Georges Rodenbach in Bruges: “one gradually submits to the creeping counsel of the stones”.

Early January 2017. A Sunday spent in Bruges foot-stepping the 1892 novelette Bruges-la-Morte by the symbolist poet Georges Rodenbach. The high street shops are open, olde-worlde carriages clip-clop over cobbled streets and swathes of stale oil and caramelized sugar, spilt beer and ground coffee linger in the town’s public squares.

This index of contemporary life, attended—even in the freezing mists of a wintry Sunday–by a Babel of foreign tongues, all but bleaches out the moribund qualities that furnished Rodenbach with a simile for loneliness and bereavement.

“It’s melancholy had brought him here”

wrote Rodenbach of the city in which his sorrowing protagonist, Hugues Viane, recognizes the embodiment of his deceased wife and sees, on perambulations undertaken at dusk,

“windows like ruptured eyes, gables reflected in water as black beribboned steps.”

Following a chance meeting with an actress who appears to him as his wife’s doppelgänger, Viane’s spirits revive. Now he walks to the house in which he has set up his mistress as through a comforting stillness. “Bruges itself,” he feels, “had been resurrected.” But respite is temporary and acknowledging that the reincarnation of his wife is little more than a tawdry showgirl, Viane vacillates between obsession and remorse, seeking solace in the town’s many churches. Repeatedly, the city mirrors his despair, “transfixing him once again with its mystical countenance.” The narrative reaches an overwrought climax on a day in May when a vial of Christ’s blood, venerated in a local basilica, liquefies and is carried in state through the town, gruesomely reflecting the ecstasy and agony that Viane struggles to reconcile.

Neither Rodenbach’s fascination with the city nor his perspective on it are unique. Before him came Wordsworth, to note the noiseless feet treading “grass-grown pavement.” Longfellow followed, Mallarmé, Baudelaire, Zweig and Rainer Maria Rilke who wrote of “waters … wherein things grow mellowed and impearled.” But even in such illustrious company Rodenbach remains first and last in embracing the city’s symbolic potential with such disconsolate fervour. In terms of analogy, of a correspondence between place and person, Bruges-La-Morte remains an unrivaled cipher for fin-de-siècle preoccupations with sacrifice and loss.

So why not? Why not come, to Bruges, and re-discover the silence of its churches and the reflections that haunt its canals? Setting a potent literary precedent Rodenbach included 35 prints of streets and waterways in his novel for this very purpose, exhorting readers in the foreword to submit actively to the city’s presence, to embrace its encroaching waterways and absorb the “shadows cast by tall towers” over his text.

It’s in search of the locations on these images that I begin my pilgrimage. The views, when I find them (just a handful) have hardly changed. Here are the two arched windows that turn out to be a side view of Old St. John’s hospital. The Grand Place, the bridge leading to the Beguinage, the Groenerei canal and quayside, Notre Dame Church and the Place Jan van Eyck. These are the easy, the apparent ones, now repossessed by three million tourists a year, cheerfully abrading Rodenbach’s parchment of grief. Other, lesser known prospects of spires and suburbs remain frustratingly obscure. Passing restaurants and cafés, I catch myself reading menus and assessing the charms of timbered tea-rooms.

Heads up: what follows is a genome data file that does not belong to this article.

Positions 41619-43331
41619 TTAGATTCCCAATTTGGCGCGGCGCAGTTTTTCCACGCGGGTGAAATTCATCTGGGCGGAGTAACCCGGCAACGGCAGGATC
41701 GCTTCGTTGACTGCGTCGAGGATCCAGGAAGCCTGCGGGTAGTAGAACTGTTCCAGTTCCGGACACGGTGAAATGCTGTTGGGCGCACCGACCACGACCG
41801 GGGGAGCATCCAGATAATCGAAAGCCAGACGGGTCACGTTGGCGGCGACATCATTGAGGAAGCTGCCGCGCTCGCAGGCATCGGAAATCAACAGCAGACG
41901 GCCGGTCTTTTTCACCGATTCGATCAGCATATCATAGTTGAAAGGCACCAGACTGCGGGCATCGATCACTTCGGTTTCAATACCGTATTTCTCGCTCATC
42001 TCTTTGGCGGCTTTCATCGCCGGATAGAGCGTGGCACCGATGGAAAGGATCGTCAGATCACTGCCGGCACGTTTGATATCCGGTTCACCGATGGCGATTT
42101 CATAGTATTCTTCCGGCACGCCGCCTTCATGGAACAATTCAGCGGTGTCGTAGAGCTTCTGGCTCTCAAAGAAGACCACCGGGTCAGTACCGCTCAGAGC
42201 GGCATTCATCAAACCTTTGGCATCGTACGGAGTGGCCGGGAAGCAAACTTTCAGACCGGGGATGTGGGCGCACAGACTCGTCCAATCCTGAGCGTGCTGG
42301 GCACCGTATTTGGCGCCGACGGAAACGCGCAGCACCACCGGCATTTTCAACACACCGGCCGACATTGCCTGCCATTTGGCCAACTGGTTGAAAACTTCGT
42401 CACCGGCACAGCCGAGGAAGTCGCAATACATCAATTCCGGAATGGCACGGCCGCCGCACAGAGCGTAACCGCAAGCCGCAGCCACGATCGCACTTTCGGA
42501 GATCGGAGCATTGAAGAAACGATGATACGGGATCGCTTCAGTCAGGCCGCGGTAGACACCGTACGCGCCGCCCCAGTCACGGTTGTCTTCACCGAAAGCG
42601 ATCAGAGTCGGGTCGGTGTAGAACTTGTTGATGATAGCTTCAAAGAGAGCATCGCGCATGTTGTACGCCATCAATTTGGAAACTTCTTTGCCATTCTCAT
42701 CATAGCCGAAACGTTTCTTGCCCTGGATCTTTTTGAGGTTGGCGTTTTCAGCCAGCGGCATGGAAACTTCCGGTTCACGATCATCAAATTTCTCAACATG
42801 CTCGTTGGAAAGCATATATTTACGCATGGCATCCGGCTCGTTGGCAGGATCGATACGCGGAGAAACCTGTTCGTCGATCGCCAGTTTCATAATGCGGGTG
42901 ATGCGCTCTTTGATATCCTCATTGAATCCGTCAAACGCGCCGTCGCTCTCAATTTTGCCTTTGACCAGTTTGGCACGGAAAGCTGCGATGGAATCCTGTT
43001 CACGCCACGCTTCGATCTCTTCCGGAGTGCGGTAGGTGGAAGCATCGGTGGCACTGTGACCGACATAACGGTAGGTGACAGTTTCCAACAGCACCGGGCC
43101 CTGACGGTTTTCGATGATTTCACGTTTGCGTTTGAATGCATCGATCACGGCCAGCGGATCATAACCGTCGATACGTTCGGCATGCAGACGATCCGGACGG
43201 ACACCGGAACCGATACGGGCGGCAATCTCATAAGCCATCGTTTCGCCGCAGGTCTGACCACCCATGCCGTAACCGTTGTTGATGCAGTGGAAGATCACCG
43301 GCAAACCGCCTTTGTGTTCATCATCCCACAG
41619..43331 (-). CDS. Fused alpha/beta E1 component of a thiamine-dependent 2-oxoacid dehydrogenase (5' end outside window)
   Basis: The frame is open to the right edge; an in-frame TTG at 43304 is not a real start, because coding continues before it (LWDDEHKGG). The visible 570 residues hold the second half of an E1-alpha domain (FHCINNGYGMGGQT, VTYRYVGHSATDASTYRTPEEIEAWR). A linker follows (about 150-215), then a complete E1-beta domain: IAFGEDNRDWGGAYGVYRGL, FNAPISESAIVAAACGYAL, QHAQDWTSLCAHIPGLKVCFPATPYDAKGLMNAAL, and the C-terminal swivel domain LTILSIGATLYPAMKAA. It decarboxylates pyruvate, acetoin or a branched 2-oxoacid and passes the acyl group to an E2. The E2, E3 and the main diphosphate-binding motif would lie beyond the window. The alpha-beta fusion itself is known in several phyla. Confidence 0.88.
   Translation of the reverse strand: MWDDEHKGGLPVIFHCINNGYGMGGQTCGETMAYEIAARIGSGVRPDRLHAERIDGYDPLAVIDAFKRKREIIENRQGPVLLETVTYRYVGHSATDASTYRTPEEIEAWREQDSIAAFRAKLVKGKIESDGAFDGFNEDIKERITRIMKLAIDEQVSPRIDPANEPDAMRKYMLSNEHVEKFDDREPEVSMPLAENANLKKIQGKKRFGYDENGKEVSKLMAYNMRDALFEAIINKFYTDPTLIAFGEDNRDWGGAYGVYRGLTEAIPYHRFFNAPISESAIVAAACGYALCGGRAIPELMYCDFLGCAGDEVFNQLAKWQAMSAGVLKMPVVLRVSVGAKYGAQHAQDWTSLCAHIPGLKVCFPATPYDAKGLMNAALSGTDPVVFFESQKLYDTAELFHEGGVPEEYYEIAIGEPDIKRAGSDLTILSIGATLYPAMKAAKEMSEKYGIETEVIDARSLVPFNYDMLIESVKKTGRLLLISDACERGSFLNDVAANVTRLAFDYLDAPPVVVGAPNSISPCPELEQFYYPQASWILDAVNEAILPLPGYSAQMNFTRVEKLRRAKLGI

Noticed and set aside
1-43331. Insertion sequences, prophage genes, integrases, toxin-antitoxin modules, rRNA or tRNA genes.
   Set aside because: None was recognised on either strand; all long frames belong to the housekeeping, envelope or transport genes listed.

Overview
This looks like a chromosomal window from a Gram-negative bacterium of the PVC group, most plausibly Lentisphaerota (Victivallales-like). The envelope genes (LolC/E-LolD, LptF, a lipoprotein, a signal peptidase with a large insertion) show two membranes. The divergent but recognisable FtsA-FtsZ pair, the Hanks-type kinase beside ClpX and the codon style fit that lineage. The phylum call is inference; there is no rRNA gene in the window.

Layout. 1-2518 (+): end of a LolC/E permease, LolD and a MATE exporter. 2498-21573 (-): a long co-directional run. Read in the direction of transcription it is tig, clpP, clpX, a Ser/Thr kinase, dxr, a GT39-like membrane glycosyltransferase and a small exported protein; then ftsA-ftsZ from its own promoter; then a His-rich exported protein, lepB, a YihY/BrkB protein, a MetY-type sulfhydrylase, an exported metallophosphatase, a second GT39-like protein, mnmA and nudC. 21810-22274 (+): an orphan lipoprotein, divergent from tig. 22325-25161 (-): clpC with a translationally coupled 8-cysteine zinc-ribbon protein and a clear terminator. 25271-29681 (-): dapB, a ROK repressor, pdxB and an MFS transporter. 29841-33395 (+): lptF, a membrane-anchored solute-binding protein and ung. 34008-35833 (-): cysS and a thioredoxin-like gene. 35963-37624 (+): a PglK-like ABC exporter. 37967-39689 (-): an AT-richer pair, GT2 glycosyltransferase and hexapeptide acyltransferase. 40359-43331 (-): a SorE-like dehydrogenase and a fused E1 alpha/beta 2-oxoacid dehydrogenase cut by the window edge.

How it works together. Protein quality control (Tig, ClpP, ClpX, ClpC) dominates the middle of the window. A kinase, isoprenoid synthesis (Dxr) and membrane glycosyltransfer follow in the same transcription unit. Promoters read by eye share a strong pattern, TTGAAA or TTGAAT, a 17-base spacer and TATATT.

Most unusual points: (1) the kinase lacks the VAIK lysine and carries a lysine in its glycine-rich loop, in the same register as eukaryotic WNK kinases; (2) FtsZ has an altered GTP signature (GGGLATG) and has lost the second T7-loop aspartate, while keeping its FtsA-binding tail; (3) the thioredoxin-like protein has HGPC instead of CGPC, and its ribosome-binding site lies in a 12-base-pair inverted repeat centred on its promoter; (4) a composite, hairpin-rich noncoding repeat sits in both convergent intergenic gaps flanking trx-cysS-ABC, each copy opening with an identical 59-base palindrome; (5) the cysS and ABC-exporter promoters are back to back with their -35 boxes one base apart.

Where I sit and ruminate on the failure of life to imitate art. And gradually, almost imperceptibly, my perspective shifts, superimposing a palimpsest of scenes seen out of the corner of my eye onto those summoned by Rodenbach over a century ago. A frowning nun sloshing away something distasteful from the flagstones in front of the Béguinage church  displaces Rodenbach’s piously frocked Beguines.  Couples posing, artfully entwined at the Minnewater, edge out his  protagonist’s doleful devotions. An elderly couple on bikes, rising serenely into view as they sail over a bridge and round a corner, hop off to unlock a front door and reveal, briefly glimpsed, a narrow hallway, a mirror and some chipped floor tiles.

Here it is. The threshold opening up onto a passageway in which impressions pass each other, coming and going, laden with reflections, coalescing into memories. We are memory, as Borges says. Those of others, and our own, absorbed and assimilated.

Somewhere, on a small square in Bruges, a merry-go-round starts up. The tinkle of a familiar, hurdy-gurdy tune, of a day spent, decades ago, with my family at Battersea fun fair, stretches out a welcoming hand to a shadowy cortege of regretful poets. Art and life caught in an unlikely embrace.

In Bruges.

Eve Lucas

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